US Fish & Wildlife Service


Date of this Version



Jones, S. L. 2010. Sprague’s Pipit (Anthus spragueii) conservation plan. U.S. Department of Interior, Fish and Wildlife Service, Washington, D.C.


U. S. government work.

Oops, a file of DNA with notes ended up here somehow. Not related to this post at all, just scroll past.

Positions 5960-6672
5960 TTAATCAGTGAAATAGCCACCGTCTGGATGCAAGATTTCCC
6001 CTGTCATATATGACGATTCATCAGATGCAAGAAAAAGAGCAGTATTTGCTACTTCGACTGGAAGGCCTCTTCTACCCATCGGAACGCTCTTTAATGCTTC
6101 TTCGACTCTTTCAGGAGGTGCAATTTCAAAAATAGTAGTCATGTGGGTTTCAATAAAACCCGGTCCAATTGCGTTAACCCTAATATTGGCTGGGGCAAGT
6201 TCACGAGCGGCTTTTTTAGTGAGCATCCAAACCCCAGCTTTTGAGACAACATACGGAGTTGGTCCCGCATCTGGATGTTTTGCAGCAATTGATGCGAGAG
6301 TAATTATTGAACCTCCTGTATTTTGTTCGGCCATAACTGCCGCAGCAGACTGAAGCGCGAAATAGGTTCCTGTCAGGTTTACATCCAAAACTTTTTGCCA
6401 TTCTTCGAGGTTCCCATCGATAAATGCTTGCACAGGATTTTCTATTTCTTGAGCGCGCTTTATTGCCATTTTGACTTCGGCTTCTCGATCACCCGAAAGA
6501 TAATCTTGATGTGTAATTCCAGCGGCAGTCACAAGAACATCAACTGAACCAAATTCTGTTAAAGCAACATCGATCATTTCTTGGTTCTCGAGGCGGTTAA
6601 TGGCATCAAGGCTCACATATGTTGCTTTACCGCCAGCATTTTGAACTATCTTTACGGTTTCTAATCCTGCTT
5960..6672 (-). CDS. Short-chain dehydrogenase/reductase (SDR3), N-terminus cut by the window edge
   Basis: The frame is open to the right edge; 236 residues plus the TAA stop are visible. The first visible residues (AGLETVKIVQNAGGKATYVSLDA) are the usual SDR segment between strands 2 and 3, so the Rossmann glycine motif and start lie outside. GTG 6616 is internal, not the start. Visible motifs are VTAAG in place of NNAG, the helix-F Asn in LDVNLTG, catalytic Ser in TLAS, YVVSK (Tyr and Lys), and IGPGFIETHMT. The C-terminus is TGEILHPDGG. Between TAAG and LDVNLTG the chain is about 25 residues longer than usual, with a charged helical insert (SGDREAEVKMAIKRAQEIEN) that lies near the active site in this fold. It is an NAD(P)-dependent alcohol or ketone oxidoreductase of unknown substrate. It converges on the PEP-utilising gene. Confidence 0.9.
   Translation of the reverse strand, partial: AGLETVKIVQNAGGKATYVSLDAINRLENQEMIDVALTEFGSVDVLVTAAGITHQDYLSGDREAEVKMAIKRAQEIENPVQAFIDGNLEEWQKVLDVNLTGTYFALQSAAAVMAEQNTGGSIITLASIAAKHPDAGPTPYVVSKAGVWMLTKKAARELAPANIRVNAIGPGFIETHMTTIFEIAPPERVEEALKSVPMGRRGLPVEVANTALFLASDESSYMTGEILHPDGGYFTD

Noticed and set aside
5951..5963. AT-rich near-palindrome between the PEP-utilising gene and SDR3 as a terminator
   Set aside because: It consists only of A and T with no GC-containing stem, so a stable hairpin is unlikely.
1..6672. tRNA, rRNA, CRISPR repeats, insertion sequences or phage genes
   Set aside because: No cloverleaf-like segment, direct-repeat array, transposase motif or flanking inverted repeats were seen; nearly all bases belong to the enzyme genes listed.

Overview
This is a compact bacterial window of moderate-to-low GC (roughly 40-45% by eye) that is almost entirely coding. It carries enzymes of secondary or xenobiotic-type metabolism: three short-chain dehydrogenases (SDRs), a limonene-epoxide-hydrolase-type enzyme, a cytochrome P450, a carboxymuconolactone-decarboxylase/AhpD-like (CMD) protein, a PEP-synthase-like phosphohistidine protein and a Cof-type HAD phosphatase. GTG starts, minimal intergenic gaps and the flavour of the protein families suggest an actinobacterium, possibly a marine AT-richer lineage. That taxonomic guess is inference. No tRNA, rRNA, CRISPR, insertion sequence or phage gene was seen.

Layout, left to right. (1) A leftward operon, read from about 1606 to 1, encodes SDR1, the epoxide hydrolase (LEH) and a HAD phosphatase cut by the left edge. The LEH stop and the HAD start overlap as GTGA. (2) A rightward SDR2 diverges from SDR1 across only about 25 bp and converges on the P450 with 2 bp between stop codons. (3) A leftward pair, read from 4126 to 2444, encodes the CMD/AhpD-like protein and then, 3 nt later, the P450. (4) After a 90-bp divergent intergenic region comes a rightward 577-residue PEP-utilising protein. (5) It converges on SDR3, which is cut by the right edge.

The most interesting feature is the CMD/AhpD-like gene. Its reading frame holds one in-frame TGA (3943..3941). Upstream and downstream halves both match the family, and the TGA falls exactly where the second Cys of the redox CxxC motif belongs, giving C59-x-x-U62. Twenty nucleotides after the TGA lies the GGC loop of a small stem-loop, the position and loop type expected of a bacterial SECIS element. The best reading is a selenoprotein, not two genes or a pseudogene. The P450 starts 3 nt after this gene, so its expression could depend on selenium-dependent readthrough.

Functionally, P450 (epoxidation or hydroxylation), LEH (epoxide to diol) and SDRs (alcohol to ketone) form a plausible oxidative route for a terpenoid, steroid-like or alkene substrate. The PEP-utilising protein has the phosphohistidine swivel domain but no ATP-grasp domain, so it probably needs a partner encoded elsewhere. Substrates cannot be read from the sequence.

Apparently widespread during early European settlement, Sprague’s Pipits breeding distribution has contracted sharply from its historical range. Sprague’s Pipits were recorded as abundant during early European exploration; currently, they are common only in remnant large grassland patches in the northern mixed-grass native prairie of North America. Much of the decline of Sprague’s Pipits occurred in the late 19th and early 20th centuries as the short- and mixed-grass prairies were converted to agriculture. Since ca. 1900, approximately 75% of native Canadian prairie and 80% of aspen parkland have been converted from native grassland; in the United States, approximately 60% of native mixed grass prairie has been converted to cropland.